Iron Man stands up for O's, 3-2 After winning single, Ripken's simple plea: Keep Alomar, Palmeiro

3-2 win ends 1-11 skid

Boston walks Surhoff, but hit foils strategy

July 10, 1998|By Joe Strauss | Joe Strauss,SUN STAFF

The time passed weeks ago for the Orioles to make noise within the American League East. Last night, with his team's hopes for reaching the postseason now reduced to an impossible dream, Cal Ripken stirred a clubhouse.

Ripken broke a personal skid as well as a 2-2 tie by looping a two-out, two-strike single off reliever Jim Corsi (2-1) in the eighth inning to push the Orioles to a 3-2 win over the Boston Red Sox before 48,014 at Camden Yards. The win was only the 39-50 Orioles' second in 12 games and reversed a crushing string of one-run losses suffered in New York last weekend.

It also extended Ripken a forum to make an understated plea for keeping the core of this team together.

Fearing a descent into the same kind of rebuilding that pocked the earlier portion of his career, Ripken, 37, spoke in behalf of re-signing free-agent second baseman Roberto Alomar and first baseman Rafael Palmeiro.

Only 21 days remain until the trading deadline. Long reluctant to address "general manager questions," the 16-time All-Star spoke as a someone who sees a flickering chance at another World Series close to extinction. "The thought of having a totally different team, of changing the whole thing and maybe not being considered a contending club concerns me," Ripken acknowledged minutes after his jam shot into shallow left field scored Eric Davis with the game-winning run.

Two days after being named the All-Star Game's Most Valuable Player, Alomar led off the Orioles' first inning with a home run. Palmeiro's deep fly ball allowed Davis to tag from second before Ripken's game-winning hit.

The situation landed squarely in Ripken's lap after Red Sox manager Jimy Williams ordered B. J. Surhoff intentionally walked to bring a two-out, first-and-third situation to him. Ripken also confronted a 6-for-38 funk and three previous unimpressive at-bats.

Nothing personal, Williams said, but show me.

"Cal's a professional. He's been a great hitter all his life. He gears up for situations like that," Williams reflected afterward.

"I've never taken it personally. Sometimes it heightens your sense of concentration," Ripken said.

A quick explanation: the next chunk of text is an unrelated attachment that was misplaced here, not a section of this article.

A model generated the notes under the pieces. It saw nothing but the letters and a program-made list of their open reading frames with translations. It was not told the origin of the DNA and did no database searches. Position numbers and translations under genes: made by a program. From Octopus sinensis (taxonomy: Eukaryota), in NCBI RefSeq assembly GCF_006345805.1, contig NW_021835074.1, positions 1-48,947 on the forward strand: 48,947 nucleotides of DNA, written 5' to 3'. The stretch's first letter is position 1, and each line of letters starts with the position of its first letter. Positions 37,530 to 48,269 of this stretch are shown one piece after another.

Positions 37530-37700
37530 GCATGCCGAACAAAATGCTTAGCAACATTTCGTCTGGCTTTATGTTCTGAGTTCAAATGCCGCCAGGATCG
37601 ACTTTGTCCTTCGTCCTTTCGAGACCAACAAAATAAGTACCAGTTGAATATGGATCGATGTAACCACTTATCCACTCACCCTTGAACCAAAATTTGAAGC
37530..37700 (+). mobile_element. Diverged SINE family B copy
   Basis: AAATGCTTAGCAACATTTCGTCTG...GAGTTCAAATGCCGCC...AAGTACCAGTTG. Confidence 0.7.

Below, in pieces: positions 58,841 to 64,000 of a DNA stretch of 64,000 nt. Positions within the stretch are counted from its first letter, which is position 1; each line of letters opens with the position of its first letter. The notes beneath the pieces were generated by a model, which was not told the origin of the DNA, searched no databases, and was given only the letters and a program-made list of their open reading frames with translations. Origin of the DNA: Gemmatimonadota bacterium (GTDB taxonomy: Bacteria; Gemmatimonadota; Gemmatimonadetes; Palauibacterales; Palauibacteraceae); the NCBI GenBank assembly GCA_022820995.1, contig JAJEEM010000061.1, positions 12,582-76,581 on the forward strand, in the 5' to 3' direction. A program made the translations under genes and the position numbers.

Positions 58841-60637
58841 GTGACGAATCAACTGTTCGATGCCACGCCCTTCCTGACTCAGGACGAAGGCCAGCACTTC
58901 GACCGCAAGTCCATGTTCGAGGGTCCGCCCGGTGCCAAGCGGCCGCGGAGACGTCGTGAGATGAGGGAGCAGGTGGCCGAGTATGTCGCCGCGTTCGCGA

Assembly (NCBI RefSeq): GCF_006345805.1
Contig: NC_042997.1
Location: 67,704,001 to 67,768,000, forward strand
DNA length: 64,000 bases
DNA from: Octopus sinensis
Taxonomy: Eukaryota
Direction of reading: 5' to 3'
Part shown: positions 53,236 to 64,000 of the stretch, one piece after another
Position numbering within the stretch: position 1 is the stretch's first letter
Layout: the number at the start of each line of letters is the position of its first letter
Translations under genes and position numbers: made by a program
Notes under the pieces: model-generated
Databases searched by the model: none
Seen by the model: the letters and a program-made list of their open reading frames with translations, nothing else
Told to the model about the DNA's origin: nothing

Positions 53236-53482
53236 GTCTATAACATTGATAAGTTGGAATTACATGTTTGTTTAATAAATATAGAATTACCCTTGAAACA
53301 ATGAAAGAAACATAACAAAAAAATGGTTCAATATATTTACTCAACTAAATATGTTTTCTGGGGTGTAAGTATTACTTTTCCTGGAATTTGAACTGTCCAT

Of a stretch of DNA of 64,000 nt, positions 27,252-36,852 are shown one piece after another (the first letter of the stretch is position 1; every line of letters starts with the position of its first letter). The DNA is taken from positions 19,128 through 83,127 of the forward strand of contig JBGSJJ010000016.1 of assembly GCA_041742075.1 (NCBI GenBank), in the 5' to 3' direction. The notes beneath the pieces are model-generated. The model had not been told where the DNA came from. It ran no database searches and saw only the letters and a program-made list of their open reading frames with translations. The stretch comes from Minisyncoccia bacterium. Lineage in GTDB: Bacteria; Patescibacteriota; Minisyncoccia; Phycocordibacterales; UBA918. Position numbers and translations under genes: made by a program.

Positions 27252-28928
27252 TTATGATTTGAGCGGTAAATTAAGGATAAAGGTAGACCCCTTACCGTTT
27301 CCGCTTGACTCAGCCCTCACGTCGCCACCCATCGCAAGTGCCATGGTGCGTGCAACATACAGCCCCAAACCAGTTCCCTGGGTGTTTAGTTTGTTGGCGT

In this case it improved Ripken's drop shot. He muscled Corsi's 2-2 pitch just beyond Nomar Garciaparra. Davis, who had stretched another flare into a leadoff double before tagging on Palmeiro's fly to deep center, scored easily. The run gave left-hander Jesse Orosco (2-1) the win in his 992nd career appearance. Armando Benitez got the last three outs for his 10th save, and only his second since June 1.

The deciding run came an inning too late to benefit hard-luck Orioles starter Mike Mussina, whose only crimes were bases-empty home runs surrendered to John Valentin and Darren Bragg that cost him an early 2-0 lead. The Orioles had grabbed the lead on bases-empty homers by Alomar and Mike Bordick the first time through the order against Red Sox starter Bret Saberhagen. Alomar's two-hit performance only made Ripken's comments more pertinent.

Ripken said: "There's a lot of things you have to consider if you're the owner or the general manager. As a player, you really see it in only the small picture. But the caliber of talent that Rafael Palmeiro and Roberto Alomar [possess], from a player's perspective I'd never let those guys get away. Who better do you get at first base? Who better do you get at second base? Without even thinking about it, they're young enough in their careers to give you five or more great years."

Ripken described the seemingly imminent shake-up as "unsettling for me. I can only imagine what it's like for the players involved."

"I can't do anything about it," Alomar said. "It's something that's not even in my hands. My job is to play baseball and that's what I'm continuing to do."

Ripken endured a brutal rebuilding period earlier in career. Despite the assurances of majority owner Peter Angelos that his finances can make a one-year remodeling work, Ripken appears skeptical. He turns 38 next month and knows there won't be many more birthdays in uniform.

Manager Ray Miller chooses not to discuss such matters. He instead took the clubhouse floor before the game to urge his team to forget the first half, make the second into its own season, and strive to have fun.

As for second-half goals? "With everything we've been through, I'm not even thinking about it, to be honest with you," Miller said. "Like I told the team today, let's enjoy each game. Let's play each game. Let's get back to having fun and not putting so much pressure on ourselves."

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